Over at Kelly’s Korner today there is link up for moms with special needs children. Although my son’s limitations were not physical and easily detected at first, the challenges we faced over the years were difficult.
It only seems like yesterday we got the call from our son’s kindergarten teacher for a parent conference. My sweet son was so excited to finally go to school like his big brothers. Jordan was our fourth son and such a sweet compliant child. We loved his teacher and knew she would be just perfect for him.
Mrs. M asked us a few questions about our son and preceded show us his work and her sincere concerns. The very next day we brought Jordan to the school board to be tested. I’ll never forget how shocked we were to hear the results of Jordan’s test scores and his dx of MMR.
Time stood still that day as tears filled my eyes. In only one day all our hopes and dreams for his future were suddenly changed. We were shocked and confused and had so many questions.
My son was placed in Special Ed and remained there throughout his time in school. Although learning came slowly for Jordan, loving and caring for others seemed natural for him.
At the age of 16 we were faced once again with some more devastating news. A brain tumor was found. Another major blow, but this time his very life was in the balance. We entered yet another world…childhood cancer.
(Jordan right before brain surgery)
Jordan was treated at St. Jude Children’s hospital in Memphis.
I’m here to tell you firsthand God was with us every step of the way. Two journeys we never dreamed of taking, yet both taught us to trust in the Lord with all our hearts. We watched God do miracle after miracle.
Today Jordan is 25, in remission, and is the joy of our lives. We would not trade one day of all we endured, and feel that it was and still is a privilege to be able to raise and care for a special needs child. His innocence, his love for people, and his huge tender heart has been his greatest strengths.
The poem “Welcome to Holland” perfectly describes what it is like to raise a special needs child. If you have not read this, please take a minute and do so.
I pray it encourages you in your journey. No matter what you are facing, with the Lord’s grace, loving friends, and family support you will make it. The rewards are unending.
Thank you so much for stopping by today.
Welcome To Holland
Emily Perl Kingsley
I am often asked to describe the experience of raising a child with a disability - to try to help people who have not shared that unique experience to understand it, to imagine how it would feel. It's like this......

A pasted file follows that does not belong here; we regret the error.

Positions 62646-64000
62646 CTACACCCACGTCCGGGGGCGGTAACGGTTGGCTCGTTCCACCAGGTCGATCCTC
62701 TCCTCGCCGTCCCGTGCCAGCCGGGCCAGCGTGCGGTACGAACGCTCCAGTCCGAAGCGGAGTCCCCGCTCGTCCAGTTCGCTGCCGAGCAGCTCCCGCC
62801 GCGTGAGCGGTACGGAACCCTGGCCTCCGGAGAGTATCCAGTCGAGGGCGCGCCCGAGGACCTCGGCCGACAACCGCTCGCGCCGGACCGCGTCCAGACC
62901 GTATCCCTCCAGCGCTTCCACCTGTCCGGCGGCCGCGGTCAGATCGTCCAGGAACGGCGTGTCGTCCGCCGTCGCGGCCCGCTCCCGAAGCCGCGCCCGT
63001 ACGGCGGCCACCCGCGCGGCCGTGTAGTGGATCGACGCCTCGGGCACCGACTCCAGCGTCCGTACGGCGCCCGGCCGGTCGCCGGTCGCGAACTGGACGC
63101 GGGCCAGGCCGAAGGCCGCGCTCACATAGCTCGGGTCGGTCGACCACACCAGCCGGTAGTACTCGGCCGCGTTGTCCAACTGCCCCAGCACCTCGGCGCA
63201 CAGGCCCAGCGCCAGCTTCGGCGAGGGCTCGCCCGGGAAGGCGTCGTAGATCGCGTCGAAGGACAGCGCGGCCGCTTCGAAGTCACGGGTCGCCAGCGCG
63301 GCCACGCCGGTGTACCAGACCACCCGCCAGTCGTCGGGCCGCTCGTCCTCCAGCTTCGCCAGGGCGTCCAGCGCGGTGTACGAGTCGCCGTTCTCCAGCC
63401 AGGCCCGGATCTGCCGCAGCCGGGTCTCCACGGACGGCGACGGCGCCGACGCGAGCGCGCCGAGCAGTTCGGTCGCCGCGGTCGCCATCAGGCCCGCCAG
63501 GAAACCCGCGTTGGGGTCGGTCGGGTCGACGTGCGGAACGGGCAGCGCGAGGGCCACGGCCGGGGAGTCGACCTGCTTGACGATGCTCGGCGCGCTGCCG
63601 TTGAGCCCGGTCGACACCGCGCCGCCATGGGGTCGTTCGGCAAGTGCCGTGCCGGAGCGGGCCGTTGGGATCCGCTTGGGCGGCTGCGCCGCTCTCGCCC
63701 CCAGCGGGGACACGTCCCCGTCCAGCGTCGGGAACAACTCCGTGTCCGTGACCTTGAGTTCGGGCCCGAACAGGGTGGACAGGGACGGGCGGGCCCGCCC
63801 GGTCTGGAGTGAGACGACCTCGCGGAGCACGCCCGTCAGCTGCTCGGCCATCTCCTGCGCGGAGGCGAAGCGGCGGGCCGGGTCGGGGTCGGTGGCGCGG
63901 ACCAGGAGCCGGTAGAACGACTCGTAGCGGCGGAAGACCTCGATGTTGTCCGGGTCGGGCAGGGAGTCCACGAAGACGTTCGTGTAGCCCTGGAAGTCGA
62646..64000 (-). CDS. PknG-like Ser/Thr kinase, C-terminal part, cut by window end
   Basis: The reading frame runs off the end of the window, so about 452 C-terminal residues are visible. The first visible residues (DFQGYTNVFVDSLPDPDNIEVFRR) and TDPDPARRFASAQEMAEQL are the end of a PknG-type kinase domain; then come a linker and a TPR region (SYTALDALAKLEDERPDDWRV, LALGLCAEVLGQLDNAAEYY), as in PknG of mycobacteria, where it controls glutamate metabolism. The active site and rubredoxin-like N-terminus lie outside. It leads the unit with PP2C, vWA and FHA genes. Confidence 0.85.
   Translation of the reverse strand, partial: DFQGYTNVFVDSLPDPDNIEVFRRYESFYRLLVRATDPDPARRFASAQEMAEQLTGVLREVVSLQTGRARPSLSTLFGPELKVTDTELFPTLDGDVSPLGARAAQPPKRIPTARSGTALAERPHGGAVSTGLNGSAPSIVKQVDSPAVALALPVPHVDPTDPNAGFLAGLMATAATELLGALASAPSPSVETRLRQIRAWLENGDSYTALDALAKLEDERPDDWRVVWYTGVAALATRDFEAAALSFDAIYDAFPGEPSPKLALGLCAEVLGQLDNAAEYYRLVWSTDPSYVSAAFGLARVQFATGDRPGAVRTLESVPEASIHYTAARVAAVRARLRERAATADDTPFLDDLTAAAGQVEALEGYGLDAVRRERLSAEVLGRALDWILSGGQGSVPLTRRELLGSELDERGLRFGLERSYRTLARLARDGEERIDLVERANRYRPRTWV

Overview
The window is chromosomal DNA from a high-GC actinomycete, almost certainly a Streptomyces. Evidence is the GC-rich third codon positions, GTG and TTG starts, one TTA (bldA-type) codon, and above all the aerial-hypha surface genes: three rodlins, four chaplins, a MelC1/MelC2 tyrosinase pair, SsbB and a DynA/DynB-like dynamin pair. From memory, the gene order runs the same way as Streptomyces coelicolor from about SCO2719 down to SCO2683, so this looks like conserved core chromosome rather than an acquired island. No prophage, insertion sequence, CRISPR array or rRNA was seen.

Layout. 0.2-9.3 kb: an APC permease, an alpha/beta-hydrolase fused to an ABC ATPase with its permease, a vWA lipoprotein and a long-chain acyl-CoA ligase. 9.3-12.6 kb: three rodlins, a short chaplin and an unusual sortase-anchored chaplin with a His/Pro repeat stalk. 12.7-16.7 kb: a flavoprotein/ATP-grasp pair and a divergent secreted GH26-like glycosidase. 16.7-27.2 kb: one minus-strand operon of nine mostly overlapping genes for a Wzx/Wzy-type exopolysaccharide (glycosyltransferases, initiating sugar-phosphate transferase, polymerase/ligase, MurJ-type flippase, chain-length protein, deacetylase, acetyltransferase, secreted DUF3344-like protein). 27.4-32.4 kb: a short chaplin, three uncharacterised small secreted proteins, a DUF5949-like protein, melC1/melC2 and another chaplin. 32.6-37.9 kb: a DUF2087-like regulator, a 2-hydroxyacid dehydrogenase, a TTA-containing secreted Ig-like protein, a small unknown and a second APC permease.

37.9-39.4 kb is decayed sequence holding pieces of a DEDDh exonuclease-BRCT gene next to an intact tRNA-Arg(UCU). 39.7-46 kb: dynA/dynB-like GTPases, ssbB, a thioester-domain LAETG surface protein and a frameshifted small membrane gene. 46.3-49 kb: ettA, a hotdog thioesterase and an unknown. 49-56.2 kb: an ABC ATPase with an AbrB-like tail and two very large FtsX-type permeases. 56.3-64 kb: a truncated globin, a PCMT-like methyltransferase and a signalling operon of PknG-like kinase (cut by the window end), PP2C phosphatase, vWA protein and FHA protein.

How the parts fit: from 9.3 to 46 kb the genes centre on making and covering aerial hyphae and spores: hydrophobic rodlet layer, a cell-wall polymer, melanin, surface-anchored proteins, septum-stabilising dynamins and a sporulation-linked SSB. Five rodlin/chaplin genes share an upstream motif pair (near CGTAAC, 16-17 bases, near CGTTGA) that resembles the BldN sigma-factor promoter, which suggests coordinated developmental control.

When you're going to have a baby, it's like planning a fabulous vacation trip - to Italy. You buy a bunch of guide books and make your wonderful plans. The Coliseum. The Michelangelo David. The gondolas in Venice. You may learn some handy phrases in Italian. It's all very exciting.
After months of eager anticipation, the day finally arrives. You pack your bags and off you go. Several hours later, the plane lands. The stewardess comes in and says, "Welcome to Holland."
"Holland?!?" you say. "What do you mean Holland?? I signed up for Italy! I'm supposed to be in Italy. All my life I've dreamed of going to Italy."
But there's been a change in the flight plan. They've landed in Holland and there you must stay.
The important thing is that they haven't taken you to a horrible, disgusting, filthy place, full of pestilence, famine and disease. It's just a different place.
So you must go out and buy new guide books. And you must learn a whole new language. And you will meet a whole new group of people you would never have met.
It’s just a different place. It's slower-paced than Italy, less flashy than Italy. But after you've been there for a while and you catch your breath, you look around.... and you begin to notice that Holland has windmills....and Holland has tulips. Holland even has Rembrandts.
But everyone you know is busy coming and going from Italy... and they're all bragging about what a wonderful time they had there. And for the rest of your life, you will say "Yes, that's where I was supposed to go. That's what I had planned."
And the pain of that will never, ever, ever, ever go away... because the loss of that dream is a very very significant loss.
But... if you spend your life mourning the fact that you didn't get to Italy, you may never be free to enjoy the very special, the very lovely things ... about Holland.